By Greg Giordano
With the recent merger of Florida-based Progress Energy and North Carolina-based Duke Energy into Duke-Progress Energy the contentious issue of advance nuclear cost recovery is back on the front burner. Senator Mike Fasano, who has for several years attempted to repeal the 2006 legislative authority that allows the utility to collect funds in advance of constructing a new nuclear power plant in Levy County, recognizes utility regulators in North Carolina for questioning the practice in Florida. In a July 17, 2012 letter to Chairman Ronald Brise’ of the Florida Public Service Commission, Senator Fasano requested that the Commission take North Carolina’s lead regarding Progress Energy’s advance nuclear cost recovery charges.
“I am pleased that the North Carolina Utilities Commission is holding Progress Energy’s feet to the fire this week as its members put Progress Energy’s former chief executive officer under the spotlight,” Fasano wrote. “Unfortunately, why did it take another state to question why Floridians have been forced to pay hundreds of millions of dollars for a nuclear power plant that may never ultimately get built or become operational? Why does North Carolina understand the problem within days of the merger occurring, and Florida still doesn’t get it after several years of complaints, media attention and consumer advocacy?”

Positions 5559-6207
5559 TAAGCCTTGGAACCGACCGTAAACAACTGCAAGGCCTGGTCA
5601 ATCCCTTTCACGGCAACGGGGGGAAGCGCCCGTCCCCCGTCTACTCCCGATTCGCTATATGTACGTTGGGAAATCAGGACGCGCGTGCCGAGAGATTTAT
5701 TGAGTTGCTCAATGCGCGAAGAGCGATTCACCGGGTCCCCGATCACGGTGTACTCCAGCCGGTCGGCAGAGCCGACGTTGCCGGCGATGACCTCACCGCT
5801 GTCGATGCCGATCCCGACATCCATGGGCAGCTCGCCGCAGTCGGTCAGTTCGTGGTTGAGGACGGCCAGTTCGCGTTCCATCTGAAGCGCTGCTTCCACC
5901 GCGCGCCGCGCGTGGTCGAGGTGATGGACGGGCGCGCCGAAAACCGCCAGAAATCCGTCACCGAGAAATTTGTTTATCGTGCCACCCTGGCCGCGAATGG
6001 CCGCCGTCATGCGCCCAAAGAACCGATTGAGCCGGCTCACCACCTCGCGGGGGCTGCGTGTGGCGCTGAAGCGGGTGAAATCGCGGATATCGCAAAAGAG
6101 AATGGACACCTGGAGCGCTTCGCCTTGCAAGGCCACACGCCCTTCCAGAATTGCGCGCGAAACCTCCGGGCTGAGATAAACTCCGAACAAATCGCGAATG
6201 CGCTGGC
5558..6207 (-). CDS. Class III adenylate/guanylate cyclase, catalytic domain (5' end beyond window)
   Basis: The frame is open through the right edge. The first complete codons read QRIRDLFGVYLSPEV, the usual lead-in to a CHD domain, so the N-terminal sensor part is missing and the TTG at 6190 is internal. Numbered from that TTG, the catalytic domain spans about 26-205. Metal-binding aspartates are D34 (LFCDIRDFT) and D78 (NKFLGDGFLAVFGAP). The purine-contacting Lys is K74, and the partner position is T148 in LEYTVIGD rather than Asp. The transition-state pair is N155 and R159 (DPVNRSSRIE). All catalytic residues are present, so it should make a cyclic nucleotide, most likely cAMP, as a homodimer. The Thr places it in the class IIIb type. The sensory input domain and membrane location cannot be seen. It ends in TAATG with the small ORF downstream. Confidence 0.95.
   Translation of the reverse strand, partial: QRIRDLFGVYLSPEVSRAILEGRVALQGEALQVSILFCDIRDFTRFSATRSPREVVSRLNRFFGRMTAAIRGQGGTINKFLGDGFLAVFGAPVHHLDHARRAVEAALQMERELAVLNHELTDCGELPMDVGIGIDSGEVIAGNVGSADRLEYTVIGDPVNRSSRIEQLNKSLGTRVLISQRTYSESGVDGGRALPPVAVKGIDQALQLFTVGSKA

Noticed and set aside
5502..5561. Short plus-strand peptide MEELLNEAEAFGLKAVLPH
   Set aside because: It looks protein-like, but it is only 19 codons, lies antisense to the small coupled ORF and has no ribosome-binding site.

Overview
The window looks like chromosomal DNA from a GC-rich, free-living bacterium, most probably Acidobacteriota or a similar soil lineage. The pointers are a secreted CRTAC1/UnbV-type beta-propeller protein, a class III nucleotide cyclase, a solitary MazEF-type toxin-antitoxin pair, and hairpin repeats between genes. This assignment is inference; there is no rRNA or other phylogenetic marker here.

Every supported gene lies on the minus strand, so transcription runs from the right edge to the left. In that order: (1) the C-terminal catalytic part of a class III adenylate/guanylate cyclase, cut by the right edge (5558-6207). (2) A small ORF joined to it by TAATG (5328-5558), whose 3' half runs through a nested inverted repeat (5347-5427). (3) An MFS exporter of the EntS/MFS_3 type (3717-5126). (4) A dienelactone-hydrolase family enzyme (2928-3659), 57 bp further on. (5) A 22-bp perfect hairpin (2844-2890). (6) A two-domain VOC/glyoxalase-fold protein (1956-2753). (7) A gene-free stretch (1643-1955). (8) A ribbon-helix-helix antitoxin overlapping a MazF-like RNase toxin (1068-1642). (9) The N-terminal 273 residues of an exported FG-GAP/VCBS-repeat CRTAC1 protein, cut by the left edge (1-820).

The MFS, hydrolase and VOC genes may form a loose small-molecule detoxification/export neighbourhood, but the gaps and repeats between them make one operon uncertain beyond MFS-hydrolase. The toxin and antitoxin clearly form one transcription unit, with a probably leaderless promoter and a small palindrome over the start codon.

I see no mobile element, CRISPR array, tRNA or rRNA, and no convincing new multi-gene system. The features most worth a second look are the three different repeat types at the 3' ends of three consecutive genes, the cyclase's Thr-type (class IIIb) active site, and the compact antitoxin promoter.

“I strongly encourage you to follow North Carolina’s lead and bring Progress Energy before the Commission,” Fasano continued in his letter. ” It is high time that the utility and its executives get the grilling they deserve so that Progress Energy’s customers can get the answers they deserve. A projected decade or more of advance nuclear cost recovery dollars should not be the responsibility of the customers, it should be the responsibility of the utility and its shareholders. If the nuclear power plant is so important then the company should pay for it, pure and simple. It is long past time for Progress Energy to give an account and explain how it can take the financial burden for the nuclear power plant away from its customers.”
Within a day of receiving the letter the Public Service Commission chair responded with a letter of his own stating “with the unexpected change in the merged company’s leadership, Florida Commissioners want to confirm that Duke’s vision coincides with the Florida PSC’s work on behalf of Progress Energy Florida’s customers…I want to assure you that Florida Commissioners have carefully considered the concerns presented in your letter.”
The Public Service Commission has confirmed that Duke Energy’s chief executive officer Jim Rogers will be appearing before the PSC on August 13. Chairman Brise’ wrote: “during Mr. Rogers’ appearance before the PSC, Commissioners will seek assurances that Florida’s customers continue to benefit from the agreement under the merged company.” The agreement referenced pertains to expected refunds and rates expected during the coming decade or more of the proposed construction in Levy County as well as to repairs at Crystal River and alternative fuel cost adjustments.
Senator Fasano will continue to push the Florida Public Service Commission to hold Progress Energy shareholders to task for the cost of the nuclear power plant construction, not the customers.
Greg Giordano is Chief Legislative Assistant to State Senator Mike Fasano